Course descriptions are one of the most powerful and underutilized elements of most corporate training sites. We often think of a course description as only being useful when a learner is self-selecting a training opportunity. While this a critical role that course descriptions play, they can do so much more to help a learner be in a learning state of mind.
Course descriptions are powerful tools to help to “Pre-suade” a learner before they enter the course. In describing the concept of Pre-Suasion, Dr. Robert Cialdini argues that one of the greatest challenges communicators face is getting people to pay attention to their message. Even a great message has to compete for the attention of an audience with multiple options. That’s where Pre-suasion comes in. A communicator must set the stage and get their audience in the right headspace if that audience is to hear and receive the message.
How can we do this with our training courses? What context can we provide in advance to the learner? There are more opportunities for Pre-Suasion than you might think:
- What is required to complete a course?
- What will they gain by completing the course?
- Why is a required course required?
All of these elements will go a long way towards supporting the learner’s acceptance of the training content to follow.
The Persuasive Design Strategies subscribed to here at Remote Learner focus on achieving the “Gentle tap of good sense” level in the Nudge Continuum as shared by Behavioral Science Online Magazine. And our suggestions for writing course descriptions are no different.
Entice them with a well-written course description
Poorly written course descriptions typically fall into one of the following areas:
- They are dull.
- They repeat themselves and are repetitive in what they say over and over again.
- They are uninformative.
- Totally way TOO casual, dude.
- They are written in such a way as to present layers of critical information with multiple levels of details that convey the experience of the course such that it is simply “too complex”.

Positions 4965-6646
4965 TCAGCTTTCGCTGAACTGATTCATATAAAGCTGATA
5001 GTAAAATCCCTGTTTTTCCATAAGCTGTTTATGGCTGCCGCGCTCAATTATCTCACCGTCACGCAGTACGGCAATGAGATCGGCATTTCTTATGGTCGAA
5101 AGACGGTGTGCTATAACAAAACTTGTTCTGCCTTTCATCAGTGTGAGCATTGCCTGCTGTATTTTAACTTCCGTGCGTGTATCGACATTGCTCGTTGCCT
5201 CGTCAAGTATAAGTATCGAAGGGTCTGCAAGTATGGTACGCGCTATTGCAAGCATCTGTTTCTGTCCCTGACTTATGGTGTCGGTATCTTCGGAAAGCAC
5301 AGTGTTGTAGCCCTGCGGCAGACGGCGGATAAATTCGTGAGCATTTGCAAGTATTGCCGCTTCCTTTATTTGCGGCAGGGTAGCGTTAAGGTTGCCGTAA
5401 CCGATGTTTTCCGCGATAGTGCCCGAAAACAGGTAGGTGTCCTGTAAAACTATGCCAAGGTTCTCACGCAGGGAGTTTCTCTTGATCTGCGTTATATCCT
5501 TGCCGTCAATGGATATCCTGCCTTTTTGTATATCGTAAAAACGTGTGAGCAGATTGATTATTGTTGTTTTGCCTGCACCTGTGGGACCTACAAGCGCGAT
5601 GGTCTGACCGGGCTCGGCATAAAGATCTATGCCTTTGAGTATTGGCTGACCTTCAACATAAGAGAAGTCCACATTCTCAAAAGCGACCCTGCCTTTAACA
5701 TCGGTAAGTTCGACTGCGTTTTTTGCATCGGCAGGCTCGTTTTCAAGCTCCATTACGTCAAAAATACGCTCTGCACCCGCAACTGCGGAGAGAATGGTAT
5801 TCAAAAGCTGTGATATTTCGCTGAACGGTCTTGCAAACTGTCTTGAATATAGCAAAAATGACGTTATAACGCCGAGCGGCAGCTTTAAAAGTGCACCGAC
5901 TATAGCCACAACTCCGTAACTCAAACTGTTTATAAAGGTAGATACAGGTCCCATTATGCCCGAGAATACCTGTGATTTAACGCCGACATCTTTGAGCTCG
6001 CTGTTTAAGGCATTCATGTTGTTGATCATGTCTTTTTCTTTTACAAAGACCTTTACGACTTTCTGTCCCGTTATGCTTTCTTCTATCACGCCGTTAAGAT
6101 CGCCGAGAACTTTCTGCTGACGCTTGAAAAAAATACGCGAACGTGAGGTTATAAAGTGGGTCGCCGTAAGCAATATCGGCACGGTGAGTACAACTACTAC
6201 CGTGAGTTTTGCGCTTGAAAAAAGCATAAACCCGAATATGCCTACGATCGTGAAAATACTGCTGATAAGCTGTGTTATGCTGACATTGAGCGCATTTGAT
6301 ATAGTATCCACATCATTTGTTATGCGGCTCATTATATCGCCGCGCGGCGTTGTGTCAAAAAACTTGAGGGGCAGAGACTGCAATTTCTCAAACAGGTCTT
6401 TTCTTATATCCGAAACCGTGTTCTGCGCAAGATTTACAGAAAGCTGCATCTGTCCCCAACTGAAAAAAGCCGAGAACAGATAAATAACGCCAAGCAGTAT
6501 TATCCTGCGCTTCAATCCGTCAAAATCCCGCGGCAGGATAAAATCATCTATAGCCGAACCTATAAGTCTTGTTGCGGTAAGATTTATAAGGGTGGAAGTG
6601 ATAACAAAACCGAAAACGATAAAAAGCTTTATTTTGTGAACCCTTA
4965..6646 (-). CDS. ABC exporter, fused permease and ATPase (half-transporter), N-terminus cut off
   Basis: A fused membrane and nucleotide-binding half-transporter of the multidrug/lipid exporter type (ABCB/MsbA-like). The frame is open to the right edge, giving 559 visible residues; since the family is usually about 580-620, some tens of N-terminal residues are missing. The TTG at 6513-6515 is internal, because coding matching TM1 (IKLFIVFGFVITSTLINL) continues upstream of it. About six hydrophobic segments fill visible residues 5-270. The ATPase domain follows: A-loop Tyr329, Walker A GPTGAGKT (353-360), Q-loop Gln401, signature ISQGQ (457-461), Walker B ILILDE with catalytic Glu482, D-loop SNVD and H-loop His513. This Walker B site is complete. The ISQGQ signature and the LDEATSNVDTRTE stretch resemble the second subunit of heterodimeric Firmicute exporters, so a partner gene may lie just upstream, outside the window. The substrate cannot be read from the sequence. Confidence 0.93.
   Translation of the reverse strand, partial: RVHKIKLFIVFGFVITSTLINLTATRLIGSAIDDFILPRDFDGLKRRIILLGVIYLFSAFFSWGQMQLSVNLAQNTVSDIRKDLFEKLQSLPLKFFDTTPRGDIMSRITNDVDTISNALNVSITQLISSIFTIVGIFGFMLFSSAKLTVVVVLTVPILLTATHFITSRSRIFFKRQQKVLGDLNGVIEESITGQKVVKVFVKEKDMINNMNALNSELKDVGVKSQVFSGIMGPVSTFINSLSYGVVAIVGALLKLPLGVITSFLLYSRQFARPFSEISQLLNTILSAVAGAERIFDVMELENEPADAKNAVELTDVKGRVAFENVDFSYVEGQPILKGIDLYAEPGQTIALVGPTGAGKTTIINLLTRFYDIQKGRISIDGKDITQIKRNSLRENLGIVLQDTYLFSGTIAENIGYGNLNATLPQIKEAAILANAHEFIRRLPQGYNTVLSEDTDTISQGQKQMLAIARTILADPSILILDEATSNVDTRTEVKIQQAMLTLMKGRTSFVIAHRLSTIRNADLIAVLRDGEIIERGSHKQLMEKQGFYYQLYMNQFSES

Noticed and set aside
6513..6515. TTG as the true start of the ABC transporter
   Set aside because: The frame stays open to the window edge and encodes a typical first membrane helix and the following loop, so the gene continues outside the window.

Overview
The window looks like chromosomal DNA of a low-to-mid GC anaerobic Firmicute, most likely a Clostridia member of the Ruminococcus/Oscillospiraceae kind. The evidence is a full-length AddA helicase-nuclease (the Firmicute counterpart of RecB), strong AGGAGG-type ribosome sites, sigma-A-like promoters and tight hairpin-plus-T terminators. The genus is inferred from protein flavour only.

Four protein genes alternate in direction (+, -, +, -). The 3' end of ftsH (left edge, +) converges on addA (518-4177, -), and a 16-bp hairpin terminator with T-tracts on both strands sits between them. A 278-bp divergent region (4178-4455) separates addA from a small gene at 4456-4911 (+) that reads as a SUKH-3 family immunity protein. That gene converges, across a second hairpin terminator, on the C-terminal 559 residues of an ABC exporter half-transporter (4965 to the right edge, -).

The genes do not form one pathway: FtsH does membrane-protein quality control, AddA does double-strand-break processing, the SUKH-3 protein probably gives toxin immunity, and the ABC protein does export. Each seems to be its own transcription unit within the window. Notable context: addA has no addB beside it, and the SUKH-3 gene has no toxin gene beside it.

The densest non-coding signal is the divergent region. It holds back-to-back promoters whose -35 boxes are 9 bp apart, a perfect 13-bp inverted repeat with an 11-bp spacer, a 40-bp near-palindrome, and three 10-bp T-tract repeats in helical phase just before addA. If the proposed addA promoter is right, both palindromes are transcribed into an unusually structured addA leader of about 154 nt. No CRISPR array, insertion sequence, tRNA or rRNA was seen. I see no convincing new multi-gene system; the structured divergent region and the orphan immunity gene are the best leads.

Note: #6 signifies the most common example of a poorly written course description – one that is missing altogether.
Before you write a course description…
…you must know the following:
- The stated course outcome statements.
- What a learner must do in order to achieve the outcome.
- What will be taught and how – that will help the learner achieve the outcome.
- The timeline for the course, including total durations of learner time on course content.
Elements of a good course description
- Title (Short but informative)
- What topics and contents is covered within that course
- What will the learner learn once they have completed it
- What credit or recognition comes with completing the training
- The logistics – Where, when, and for how long
Some of these elements may seem obvious but you’d be surprised at just how frequently little things like a meaningful and informative course title are taken for granted.
Another element of the magic of course descriptions in a well-designed digital learning LMS solution is their support of discoverability. Course descriptions become “meta-data”, so to speak, within your own site about each course. Well-written course descriptions support keyword searches of complex course catalogs. Tagging is a powerful tool as well but why not use both if it supports getting learners in a learning state of mind and ready to learn?